Navigating Benefits

The Risks of Mail-Order Orthodontic Treatment

  • If you're looking to straighten your teeth, orthodontic treatment can now arrive in the mail

  • The mail-order variety of treatment doesn't require office visits since molds of your teeth are created by you at home

  • This quick-fix may be appealing and less expensive, but comes with risks to your dental health that could make it more expensive in the long run

Posted by July 24, 2018

More people are doing their shopping via the internet these days, and every day, there seems to be new kinds of products available. You can even purchase dental treatment online! That’s right—if you’re looking to straighten out your smile, your orthodontic treatment can now arrive in the mail.

While this might sound convenient and may be less expensive, it could pose potential risks to your dental health. It’s important to understand why these do-it-yourself methods for straightening teeth may not be the safest (or most cost-effective) options, and how they factor into your company’s dental insurance plan.

Traditional vs. Quick-Fix Options

Everyone would like to flash a smile that sports beautiful and straight teeth, which is why orthodontic treatment is so popular with kids and adults alike. However, many people are less than eager to invest the time and money for traditional braces—making quick, low-cost fixes found on the internet exceedingly appealing.

Traditional in-office treatment performed by an orthodontist requires X-rays, initial workups and treatment planning. Your orthodontist will decide what type of braces will be the most effective for your situation. Once the braces are placed, or customized aligners are ready for you to wear, regular follow-up visits are necessary to tighten bands or evaluate the need for new aligners. Normally, treatment takes between one and two years. Following treatment, retainers are typically worn to stabilize and set the position of teeth.

The mail-order variety of orthodontic treatment doesn’t require office visits, since you create the scans or molds of your own teeth. In some cases, a scan may be done at a retail location. Aligners are then mailed to you, along with instructions on how to wear them. Furthermore, these companies often advertise that your treatment will be complete in three to six months. While they might claim that your initial treatment plan is done by a dentist or orthodontist, you’ll likely never see or speak to any licensed professional.

The Risks Involved With Mail-Order Options

Aligning your bite correctly and moving your teeth to a straighter position involves a slow shifting of the bone and ligaments around the teeth. If this is done incorrectly, too quickly or isn’t monitored closely enough, irreparable damage can be done to your teeth, bones and jaw, according to a warning issued by the American Association of Orthodontists (AAO).

Some companies are even advertising rubber bands (called “band gaps”) that can be put around teeth in order to close gaps between them. The AAO says that unsupervised use of rubber bands is not only substandard dental care, it can result in tooth loss if the band slides underneath the gum tissue.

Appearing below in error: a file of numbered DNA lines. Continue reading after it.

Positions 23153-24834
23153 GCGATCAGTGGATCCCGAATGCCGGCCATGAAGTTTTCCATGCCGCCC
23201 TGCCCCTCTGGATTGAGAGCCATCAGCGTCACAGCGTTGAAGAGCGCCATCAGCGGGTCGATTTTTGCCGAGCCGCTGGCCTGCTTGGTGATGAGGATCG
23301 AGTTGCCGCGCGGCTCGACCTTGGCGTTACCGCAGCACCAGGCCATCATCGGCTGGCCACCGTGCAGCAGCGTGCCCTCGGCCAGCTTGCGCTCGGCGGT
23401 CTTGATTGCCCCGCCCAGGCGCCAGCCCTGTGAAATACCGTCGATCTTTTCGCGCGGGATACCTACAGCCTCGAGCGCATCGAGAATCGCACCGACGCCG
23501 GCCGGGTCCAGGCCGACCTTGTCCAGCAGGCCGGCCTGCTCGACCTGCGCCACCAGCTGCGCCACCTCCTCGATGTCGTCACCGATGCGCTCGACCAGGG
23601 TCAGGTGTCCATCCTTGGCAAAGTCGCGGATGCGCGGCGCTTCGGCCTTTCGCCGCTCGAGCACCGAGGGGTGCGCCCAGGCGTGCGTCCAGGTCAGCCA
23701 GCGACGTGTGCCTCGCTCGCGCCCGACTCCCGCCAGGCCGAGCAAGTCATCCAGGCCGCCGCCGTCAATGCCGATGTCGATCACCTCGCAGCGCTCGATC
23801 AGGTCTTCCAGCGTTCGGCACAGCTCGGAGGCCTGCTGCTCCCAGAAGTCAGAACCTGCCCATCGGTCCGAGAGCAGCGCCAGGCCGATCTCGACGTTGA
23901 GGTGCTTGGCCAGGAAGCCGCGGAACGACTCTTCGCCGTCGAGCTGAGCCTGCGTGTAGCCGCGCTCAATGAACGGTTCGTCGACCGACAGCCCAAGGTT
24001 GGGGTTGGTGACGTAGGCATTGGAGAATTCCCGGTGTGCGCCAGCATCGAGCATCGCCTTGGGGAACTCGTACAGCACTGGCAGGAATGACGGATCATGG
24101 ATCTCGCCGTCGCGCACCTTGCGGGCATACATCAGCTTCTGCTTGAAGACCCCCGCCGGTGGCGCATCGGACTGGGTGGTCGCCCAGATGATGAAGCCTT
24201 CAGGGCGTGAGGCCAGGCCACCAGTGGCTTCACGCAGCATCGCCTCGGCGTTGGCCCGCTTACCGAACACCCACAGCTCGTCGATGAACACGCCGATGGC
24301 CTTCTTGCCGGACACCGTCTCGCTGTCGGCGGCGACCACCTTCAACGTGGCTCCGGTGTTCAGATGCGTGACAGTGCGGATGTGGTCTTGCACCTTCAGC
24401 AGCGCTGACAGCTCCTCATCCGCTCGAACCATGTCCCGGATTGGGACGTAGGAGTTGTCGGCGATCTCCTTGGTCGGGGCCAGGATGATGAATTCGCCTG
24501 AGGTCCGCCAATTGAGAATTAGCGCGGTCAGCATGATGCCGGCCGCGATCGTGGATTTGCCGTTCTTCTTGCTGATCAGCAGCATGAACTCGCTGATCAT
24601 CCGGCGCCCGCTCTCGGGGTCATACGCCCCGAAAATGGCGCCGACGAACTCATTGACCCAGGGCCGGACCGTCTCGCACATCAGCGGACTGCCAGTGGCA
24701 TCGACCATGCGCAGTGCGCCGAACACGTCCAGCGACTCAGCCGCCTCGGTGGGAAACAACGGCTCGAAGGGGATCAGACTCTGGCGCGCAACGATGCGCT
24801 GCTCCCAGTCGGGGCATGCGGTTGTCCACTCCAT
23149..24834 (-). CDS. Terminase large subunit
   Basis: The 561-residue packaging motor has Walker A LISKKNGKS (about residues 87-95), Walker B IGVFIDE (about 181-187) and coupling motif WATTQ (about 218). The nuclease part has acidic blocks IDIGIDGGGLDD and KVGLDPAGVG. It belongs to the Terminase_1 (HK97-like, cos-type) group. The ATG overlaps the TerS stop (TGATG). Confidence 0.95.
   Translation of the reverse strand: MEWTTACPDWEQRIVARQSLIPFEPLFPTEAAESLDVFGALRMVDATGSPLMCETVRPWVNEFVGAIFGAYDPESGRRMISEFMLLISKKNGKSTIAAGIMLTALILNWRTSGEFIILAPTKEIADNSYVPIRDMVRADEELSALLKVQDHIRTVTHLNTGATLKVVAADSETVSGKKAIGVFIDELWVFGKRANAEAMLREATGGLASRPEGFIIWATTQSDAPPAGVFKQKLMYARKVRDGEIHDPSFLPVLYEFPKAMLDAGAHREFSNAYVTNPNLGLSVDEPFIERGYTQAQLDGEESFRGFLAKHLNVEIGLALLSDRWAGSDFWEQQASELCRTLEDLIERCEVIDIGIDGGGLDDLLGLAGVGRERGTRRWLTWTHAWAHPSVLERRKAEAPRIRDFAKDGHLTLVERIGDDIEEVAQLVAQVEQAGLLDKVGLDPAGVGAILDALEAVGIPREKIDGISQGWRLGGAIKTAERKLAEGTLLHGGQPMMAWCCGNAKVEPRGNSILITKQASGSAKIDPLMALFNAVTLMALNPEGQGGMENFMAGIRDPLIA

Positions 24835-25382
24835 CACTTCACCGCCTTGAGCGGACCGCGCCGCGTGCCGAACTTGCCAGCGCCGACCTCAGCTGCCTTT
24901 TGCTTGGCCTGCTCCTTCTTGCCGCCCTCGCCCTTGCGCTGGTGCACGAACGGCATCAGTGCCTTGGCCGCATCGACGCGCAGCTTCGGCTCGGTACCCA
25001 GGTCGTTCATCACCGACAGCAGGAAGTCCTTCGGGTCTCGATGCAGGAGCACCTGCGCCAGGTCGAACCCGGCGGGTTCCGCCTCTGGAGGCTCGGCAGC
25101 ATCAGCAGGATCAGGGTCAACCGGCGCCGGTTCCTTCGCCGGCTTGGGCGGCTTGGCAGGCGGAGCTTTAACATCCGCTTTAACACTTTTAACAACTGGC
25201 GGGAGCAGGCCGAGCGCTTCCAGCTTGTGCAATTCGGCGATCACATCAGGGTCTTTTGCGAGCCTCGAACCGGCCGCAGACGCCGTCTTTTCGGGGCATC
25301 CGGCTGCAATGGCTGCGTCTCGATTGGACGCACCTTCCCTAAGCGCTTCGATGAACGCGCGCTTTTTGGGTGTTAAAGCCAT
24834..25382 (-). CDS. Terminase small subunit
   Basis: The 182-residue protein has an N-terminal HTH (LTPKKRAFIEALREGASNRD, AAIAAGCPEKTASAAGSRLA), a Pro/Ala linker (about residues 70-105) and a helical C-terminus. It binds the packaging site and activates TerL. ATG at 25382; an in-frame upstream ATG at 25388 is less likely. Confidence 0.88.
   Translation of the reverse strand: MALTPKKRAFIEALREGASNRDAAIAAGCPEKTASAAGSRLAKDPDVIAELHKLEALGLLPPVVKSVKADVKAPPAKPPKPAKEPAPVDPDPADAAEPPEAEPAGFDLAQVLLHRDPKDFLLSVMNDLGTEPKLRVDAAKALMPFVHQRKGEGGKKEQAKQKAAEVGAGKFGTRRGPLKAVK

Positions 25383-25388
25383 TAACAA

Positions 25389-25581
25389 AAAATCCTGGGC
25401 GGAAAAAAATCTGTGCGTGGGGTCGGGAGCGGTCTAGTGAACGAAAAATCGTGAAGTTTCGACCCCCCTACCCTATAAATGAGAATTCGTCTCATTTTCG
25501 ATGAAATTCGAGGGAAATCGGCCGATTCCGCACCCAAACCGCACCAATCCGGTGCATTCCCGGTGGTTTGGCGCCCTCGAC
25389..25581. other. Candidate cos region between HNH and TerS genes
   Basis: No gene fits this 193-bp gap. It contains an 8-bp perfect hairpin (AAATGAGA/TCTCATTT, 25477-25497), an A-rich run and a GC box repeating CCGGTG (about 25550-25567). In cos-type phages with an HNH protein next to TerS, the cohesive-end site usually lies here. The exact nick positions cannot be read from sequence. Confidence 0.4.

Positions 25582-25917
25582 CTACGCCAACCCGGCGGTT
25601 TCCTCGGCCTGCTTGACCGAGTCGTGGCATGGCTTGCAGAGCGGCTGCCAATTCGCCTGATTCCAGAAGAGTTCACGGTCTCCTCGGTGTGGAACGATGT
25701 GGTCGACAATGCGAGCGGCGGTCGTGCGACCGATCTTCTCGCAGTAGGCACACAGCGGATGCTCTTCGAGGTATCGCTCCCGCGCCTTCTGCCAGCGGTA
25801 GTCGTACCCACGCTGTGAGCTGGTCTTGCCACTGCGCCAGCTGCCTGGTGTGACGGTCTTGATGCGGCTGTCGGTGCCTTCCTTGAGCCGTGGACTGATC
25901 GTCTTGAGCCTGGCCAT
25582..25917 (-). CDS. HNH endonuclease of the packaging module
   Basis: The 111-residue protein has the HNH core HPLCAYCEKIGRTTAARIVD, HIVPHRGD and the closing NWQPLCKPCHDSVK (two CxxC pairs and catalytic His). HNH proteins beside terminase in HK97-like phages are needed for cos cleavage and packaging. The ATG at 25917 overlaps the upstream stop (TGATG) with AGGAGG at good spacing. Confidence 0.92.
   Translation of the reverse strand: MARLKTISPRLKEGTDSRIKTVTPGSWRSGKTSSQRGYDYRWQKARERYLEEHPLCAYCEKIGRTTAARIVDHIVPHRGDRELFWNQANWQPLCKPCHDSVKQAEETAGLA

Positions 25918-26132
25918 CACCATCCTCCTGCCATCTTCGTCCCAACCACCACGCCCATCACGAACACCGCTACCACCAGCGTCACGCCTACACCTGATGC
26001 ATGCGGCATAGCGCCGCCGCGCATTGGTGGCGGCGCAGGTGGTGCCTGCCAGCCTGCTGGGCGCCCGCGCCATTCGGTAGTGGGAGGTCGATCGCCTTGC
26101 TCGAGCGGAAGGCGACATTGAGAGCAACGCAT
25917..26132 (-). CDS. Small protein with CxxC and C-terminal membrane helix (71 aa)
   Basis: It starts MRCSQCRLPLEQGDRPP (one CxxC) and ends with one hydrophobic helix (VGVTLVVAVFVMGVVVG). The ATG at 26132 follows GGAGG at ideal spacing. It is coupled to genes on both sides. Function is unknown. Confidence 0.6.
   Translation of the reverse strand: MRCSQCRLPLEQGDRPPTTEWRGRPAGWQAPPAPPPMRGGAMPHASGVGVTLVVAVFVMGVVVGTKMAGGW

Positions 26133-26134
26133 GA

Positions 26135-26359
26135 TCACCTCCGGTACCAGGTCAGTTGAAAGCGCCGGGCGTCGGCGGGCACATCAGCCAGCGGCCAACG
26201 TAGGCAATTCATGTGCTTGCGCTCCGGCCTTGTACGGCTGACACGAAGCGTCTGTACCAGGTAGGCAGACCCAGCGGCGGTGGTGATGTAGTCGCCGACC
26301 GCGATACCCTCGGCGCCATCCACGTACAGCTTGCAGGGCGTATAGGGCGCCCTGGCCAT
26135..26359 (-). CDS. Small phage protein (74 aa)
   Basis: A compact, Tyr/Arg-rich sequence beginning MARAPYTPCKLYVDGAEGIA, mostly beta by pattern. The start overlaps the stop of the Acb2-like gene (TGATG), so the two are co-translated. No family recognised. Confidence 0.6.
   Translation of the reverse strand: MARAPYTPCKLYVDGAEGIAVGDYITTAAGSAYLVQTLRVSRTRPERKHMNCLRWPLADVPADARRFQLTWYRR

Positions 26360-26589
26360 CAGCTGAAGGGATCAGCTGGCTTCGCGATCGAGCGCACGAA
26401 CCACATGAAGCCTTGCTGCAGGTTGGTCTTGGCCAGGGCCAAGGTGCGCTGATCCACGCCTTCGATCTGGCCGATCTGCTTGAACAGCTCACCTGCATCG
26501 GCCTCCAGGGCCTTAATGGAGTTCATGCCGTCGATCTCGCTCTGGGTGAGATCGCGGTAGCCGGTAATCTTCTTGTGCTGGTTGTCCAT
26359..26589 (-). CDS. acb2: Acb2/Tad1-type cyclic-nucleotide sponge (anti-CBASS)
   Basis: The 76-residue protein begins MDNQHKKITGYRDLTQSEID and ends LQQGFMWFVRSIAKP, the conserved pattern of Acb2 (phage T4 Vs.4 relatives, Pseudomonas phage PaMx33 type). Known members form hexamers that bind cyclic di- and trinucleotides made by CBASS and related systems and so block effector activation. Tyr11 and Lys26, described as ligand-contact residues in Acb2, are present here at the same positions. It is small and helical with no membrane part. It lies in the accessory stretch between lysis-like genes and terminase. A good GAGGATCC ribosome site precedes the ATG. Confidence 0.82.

An article published in the American Journal of Orthodontics and Dentofacial Orthopedics notes that orthodontists use elastics all of the time in their offices, but only in specific ways under close supervision—they do not condone self-treatment with elastics purchased on the internet.

Repairing damage that results from poor quality of care may require costly procedures that need to be completed by a team of various specialists. In situations where the mail-order treatment doesn’t produce the desired results, orthodontic treatment will need to be redone. Either one of these scenarios will be much more costly than if the treatment had been done by a licensed orthodontist in the first place.

Considering Orthodontic Insurance

When it comes to paying for treatment and considering dental insurance, employees typically have questions concerning whether or not their company’s plan has benefits for orthodontics (and how much is covered). The mail-order programs often advertise that insurance frequently covers some of their charges—but most dental plans state that treatment is only covered when done by a licensed dental professional. For orthodontic treatment, this would mean a dentist or orthodontist. It’s important to make sure your team members understand this.

Self-treatment at home, without proper supervision, would likely not be considered a covered expense under most insurance plans. This is because insurance companies do not want to pay for treatment that doesn’t meet the quality standards of dentistry. They know that when those standards aren’t met, there is a good chance the treatment will fail, causing additional expenses to be incurred.

Orthodontic treatment is a significant investment in your dental health. So, if you have doubts as to where to go for treatment—or if any of your colleagues are considering self-treatment as an option—consider this list of questions from the AAO before making the final decision.

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